But before we wrap up this chat, I need to ask a couple of code-level questions. First, you're using a Web application, so you're using the SDL-mandated ValidateRequest and ViewStateUserKey, right?
Paige: Absolutely.
Michael: And you're using an HTML encoding library where appropriate?
Paige: Yes. All input that comes from outside the server, and is then echoed back, including metadata from the database, is encoded using the Microsoft AntiXSS library.
Michael: Good. And cookies?
Paige: Marked as HttpOnly.
Paige opens Visual Studio and shows the following line of code from the Web server:
cookie.HttpOnly = true;
Michael: Excellent! SQL statements?
Paige: Using stored procedures and parameterized queries, and denying access to underlying database objects.
Michael: Bryan taught you well!
Paige: Thanks. Well, that was a very useful chat. I learned a lot today.
Michael: Good to hear. We still have a great deal to cover, but I think we're off to a good start. We can look at the rest of your threat model once we've addressed the Internet back-end data security issues. But for the moment, I think we've addressed some big issues.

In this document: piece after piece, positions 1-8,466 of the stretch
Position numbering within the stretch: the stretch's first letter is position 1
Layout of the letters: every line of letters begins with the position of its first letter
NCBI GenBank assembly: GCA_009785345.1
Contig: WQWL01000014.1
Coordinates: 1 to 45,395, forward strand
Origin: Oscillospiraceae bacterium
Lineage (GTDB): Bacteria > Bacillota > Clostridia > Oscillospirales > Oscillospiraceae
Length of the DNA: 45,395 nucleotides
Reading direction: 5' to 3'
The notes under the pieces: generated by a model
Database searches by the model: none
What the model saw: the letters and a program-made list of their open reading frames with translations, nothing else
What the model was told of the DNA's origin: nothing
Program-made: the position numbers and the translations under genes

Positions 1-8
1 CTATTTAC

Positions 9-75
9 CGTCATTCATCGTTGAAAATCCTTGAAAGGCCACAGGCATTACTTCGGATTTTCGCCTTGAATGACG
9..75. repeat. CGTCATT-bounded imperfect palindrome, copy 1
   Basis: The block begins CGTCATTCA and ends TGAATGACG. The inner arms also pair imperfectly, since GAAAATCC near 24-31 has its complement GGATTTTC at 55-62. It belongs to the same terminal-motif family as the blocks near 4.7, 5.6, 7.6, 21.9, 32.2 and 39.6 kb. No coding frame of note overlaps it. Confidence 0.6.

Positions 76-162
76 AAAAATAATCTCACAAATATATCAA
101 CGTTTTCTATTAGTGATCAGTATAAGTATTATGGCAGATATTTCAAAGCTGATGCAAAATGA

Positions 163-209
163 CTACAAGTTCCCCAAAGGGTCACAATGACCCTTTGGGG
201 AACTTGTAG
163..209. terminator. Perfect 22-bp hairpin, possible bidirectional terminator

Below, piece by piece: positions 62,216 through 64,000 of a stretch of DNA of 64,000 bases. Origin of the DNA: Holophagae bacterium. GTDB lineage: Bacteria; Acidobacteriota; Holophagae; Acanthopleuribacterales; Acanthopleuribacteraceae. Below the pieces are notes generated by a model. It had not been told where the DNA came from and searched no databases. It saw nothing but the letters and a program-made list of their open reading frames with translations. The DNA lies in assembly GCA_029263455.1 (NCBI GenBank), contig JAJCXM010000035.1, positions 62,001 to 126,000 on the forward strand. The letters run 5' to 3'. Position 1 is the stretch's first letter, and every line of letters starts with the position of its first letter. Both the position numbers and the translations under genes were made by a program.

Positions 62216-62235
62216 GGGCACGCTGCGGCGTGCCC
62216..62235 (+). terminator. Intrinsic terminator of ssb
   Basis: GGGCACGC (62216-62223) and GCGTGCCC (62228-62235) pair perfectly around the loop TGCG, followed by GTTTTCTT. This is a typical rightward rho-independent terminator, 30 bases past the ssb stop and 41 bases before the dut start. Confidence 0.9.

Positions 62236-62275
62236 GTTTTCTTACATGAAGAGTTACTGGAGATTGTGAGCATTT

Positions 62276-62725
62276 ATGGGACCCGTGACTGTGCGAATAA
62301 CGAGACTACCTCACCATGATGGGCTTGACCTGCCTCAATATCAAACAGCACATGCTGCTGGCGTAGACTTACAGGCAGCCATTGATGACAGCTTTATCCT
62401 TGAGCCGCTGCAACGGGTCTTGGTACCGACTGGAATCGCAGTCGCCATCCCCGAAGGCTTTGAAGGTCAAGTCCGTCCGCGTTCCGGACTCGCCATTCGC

Michael gets up to go back to his cubical. Then stops and turns around.
Michael: Oh, hang on. You will have a privacy statement on the Web site, right?
Paige: Yes. Our lawyers and privacy folks crafted one for us.
Michael: Good, that's another SDL requirement you've addressed.

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Michael Howard is a Principal Security Program Manager at Microsoft focusing on secure process improvement and best practice. He is the coauthor of many security books including Writing Secure Code for Windows Vista, The Security Development Lifecycle, Writing Secure Code, and 19 Deadly Sins of Software Security.